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International private equity is coming back to Taiwan. US/China trade tensions have reset global supply chains and capital flows. Taiwan’s advantages are being reassessed by local and international investors—tech manufacturing leadership, world-class R&D talent, and well-run local businesses at realistic valuations. Our panel of senior dealmakers discuss the investment outlook for Taiwan.
Taiwan’s mid-cap companies are at a crossroads. Founders need growth partners to reach the next level in the face of succession issues, organisational transformation, and limited know-how in international expansion. Still, from deal sourcing, to structuring and alignment of interests, execution is never straightforward. Our panel of professionals demonstrate how private equity can succeed in this compelling segment of the Taiwanese market.
Technology is creating new advances and opportunities in global healthcare, whether it is the Internet of things, AI, big data, or blockchain. Taiwan, already a major ICT manufacturing player, with a robust appetite for new tech and top-quality healthcare services, can become a regional leader, and attract investors of all types and stages. Our panel of sector specialists discuss:
Taiwanese venture capital is back in favour. The National Development Council has ramped up initiatives to encourage investment in home-grown innovations, as well as facilitate exits via local IPOs. Even so, VCs need to deliver winning strategies, from seed capital to late stage and exit, to capture this momentum and enable Taiwanese start-ups to commercialise worldwide.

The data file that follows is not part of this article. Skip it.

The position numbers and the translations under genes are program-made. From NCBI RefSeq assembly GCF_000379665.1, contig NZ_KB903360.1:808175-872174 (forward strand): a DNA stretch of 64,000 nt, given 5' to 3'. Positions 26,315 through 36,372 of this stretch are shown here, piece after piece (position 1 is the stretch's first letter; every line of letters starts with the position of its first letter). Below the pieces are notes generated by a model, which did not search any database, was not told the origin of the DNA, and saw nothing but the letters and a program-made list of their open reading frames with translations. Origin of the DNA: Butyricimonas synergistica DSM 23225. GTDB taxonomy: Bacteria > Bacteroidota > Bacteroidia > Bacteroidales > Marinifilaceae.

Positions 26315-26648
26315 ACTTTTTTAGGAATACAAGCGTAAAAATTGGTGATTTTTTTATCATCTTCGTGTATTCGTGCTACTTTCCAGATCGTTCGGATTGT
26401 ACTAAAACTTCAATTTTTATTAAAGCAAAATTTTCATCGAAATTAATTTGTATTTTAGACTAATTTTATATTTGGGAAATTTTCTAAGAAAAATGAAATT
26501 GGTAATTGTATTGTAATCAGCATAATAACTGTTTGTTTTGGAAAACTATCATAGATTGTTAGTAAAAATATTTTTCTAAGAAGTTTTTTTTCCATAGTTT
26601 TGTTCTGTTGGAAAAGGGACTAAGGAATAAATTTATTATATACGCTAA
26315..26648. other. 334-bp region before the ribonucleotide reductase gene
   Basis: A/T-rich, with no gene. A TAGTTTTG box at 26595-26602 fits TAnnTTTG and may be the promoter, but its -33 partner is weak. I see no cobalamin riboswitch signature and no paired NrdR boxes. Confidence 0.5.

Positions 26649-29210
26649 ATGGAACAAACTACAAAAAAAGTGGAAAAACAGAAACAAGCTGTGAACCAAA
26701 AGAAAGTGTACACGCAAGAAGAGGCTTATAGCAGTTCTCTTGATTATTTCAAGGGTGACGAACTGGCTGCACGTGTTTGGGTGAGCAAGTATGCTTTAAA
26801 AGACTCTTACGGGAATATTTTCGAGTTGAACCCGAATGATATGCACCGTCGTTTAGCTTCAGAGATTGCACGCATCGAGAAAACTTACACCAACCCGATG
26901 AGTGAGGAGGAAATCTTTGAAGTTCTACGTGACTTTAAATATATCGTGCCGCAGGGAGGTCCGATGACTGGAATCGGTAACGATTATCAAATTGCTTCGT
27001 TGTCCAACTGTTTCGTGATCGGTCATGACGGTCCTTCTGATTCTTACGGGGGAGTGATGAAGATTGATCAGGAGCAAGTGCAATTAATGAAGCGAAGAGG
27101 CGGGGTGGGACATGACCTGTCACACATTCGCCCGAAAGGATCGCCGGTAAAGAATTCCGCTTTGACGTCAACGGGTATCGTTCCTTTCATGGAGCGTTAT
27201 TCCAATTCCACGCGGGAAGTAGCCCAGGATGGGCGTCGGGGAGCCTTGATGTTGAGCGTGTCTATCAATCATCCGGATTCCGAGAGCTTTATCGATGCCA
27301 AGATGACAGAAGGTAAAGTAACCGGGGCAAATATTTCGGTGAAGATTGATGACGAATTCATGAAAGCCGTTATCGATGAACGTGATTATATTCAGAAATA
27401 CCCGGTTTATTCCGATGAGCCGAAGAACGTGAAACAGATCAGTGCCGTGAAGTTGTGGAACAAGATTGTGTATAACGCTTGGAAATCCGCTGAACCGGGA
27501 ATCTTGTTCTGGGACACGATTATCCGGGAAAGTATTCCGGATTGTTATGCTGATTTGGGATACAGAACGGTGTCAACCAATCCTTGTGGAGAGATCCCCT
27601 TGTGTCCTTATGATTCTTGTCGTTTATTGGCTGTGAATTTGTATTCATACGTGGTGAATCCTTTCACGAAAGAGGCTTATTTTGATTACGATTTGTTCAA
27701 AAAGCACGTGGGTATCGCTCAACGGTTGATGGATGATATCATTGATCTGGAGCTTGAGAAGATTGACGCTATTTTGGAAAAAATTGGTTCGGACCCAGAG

Taiwan has become a leading destination for renewables investments in Asia, with a favourable location for offshore wind farms and supportive government policies. Yet, controversies over recent subsidy cuts and political changes may increase regulatory risk. Global experts debate the issues facing the energy market, the deal horizon for renewables, and how to cut through the hype.
Since Taiwanese regulators raised the alternative investments cap to 3% of AUM, local LPs, led by the insurance companies, have increased alternative assets allocations. Yet, LPs still have to decide where and who to allocate capital to, with the risk of macro uncertainties and a potential downturn. Our panellists explain how their approaches are evolving and what managers must do to win commitments.